Becoming: Adapted for Young Readers
By Lucinda Dyer,
Common Sense Media Reviewer
Common Sense Media Reviewers
Candid and inspiring memoir from a former First Lady.
A Lot or a Little?
What you will—and won't—find in this book.
For young political junkies, Michelle Obama offers a window into life on the campaign trail and what it's like to serve as a state senator, U.S. senator, and president.
An education is worth all the hard work you put into it. A good education can be the springboard to achieving your dreams.
Positive Role Models
While Obama is herself a role model for studying hard and dreaming big, she also writes about a number of her own role models. Her father taught her to box and throw a football, work hard, laugh often, and keep her word. Her mother showed her how to think for herself and use her own voice. As a young lawyer, friends Susan Sher and Valerie Jarrett showed her how to speak her mind in a roomful of opinionated men.
Violence & Scariness
Obama writes about (but never graphically describes) a number of violent events that took place during her years in the White House. The murder of children and teachers at Sandy Hook Elementary School. A pastor and members of a Bible study at Mother Emmanuel Church in Charleston, South Carolina gunned down by a young White man. Hadiya Pendleton, a 15-year-old honor student in Chicago, who was shot and killed when someone mistook her for a gang member. Young Black men (Michael Brown, Tamar Rice, and Eric Garner) who were killed by police. Students at a Chicago high school tell her about friends and family members shot and killed or wounded in random violence.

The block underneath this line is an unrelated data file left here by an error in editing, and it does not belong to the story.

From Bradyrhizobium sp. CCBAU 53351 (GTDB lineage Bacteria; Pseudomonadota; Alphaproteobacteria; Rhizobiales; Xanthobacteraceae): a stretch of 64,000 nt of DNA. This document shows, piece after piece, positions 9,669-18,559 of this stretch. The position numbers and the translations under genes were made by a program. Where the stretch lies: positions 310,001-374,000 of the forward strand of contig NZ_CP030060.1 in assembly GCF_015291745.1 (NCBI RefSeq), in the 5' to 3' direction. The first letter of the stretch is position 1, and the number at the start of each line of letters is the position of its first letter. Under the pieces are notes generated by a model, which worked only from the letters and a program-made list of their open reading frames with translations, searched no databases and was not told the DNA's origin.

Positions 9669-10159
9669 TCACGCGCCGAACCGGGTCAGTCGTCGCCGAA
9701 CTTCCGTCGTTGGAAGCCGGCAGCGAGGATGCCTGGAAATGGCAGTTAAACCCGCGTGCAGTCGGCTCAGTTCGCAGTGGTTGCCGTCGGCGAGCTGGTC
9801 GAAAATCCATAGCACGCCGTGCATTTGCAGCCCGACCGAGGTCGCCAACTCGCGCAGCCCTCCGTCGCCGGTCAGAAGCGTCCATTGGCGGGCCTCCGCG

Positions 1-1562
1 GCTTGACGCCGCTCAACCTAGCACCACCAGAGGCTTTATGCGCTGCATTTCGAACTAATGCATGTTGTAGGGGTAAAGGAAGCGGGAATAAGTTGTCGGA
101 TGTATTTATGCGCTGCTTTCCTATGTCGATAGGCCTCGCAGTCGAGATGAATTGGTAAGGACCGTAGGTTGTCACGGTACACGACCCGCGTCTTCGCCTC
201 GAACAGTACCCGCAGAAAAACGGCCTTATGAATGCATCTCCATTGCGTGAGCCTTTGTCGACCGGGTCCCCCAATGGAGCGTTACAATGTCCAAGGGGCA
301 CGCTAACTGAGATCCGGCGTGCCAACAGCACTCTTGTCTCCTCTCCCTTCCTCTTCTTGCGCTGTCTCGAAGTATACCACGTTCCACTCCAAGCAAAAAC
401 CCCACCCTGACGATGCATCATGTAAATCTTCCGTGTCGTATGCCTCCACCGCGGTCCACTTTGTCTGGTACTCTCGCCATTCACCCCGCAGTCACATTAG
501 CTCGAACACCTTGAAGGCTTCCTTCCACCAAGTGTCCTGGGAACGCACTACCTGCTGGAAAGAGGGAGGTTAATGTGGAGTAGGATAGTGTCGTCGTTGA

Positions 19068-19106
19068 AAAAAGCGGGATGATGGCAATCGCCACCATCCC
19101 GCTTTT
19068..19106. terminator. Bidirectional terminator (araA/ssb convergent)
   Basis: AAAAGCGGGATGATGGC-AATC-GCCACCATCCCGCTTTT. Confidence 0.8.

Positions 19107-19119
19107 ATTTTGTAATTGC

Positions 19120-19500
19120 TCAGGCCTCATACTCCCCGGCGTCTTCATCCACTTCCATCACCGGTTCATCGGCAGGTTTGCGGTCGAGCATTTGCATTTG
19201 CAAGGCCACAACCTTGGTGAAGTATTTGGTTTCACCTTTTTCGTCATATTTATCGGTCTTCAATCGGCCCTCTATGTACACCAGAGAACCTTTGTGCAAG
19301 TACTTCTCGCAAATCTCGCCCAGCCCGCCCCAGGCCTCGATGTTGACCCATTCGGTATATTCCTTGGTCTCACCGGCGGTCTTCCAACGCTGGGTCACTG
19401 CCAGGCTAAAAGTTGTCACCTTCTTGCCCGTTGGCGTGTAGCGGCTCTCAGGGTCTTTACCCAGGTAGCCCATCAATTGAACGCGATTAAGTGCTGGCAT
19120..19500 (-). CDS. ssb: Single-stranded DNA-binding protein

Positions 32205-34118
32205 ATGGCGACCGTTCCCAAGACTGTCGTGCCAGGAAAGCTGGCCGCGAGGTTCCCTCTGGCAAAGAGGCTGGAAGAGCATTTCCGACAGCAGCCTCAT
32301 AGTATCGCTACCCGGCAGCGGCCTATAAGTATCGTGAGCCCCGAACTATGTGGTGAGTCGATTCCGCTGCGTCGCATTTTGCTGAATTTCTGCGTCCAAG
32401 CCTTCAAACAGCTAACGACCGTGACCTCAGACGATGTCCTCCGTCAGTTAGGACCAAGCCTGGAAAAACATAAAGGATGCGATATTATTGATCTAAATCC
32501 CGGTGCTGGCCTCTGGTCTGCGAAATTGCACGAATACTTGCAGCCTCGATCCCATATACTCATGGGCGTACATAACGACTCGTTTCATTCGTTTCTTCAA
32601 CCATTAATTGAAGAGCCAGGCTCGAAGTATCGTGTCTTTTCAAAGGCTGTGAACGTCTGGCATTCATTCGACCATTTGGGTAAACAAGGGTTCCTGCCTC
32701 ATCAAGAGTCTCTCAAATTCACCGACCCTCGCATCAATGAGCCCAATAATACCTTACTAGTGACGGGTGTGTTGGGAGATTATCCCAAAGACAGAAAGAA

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Products & Purchases
Scattered references to TV shows (Leave It to Beaver, Sesame Street, The Mary Tyler Moore Show), musicals (Hamilton), and singers (Zendaya, Kelly Clarkson, Missy Elliott).
Drinking, Drugs & Smoking
Adults occasionally drink and smoke cigarettes.
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Parents Need to Know
Parents need to know that Becoming: Adapted for Young Readers is a memoir by former First Lady Michelle Obama. She takes readers along as she shares her story "in all it's messy glory" -- from growing up in a working class neighborhood in Chicago to being a one of the few Black students at Princeton and Harvard Law School. Then onto working as a high powered corporate attorney, marriage, and a very unexpected life as the wife of the 44th president. She shares what it was like for a young family living in the White House (it's really big and the Secret Service follows you everywhere) and world travels where she met Nelson Mandela and got chatty with the Queen of England. Obama writes about, but never graphically describes, a number of violent events that took place during her years in the White House: the mass murders at Sandy Hook Elementary School and Mother Emmanuel Church and the killing of young Black men by police.
Where to Read
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What's the Story?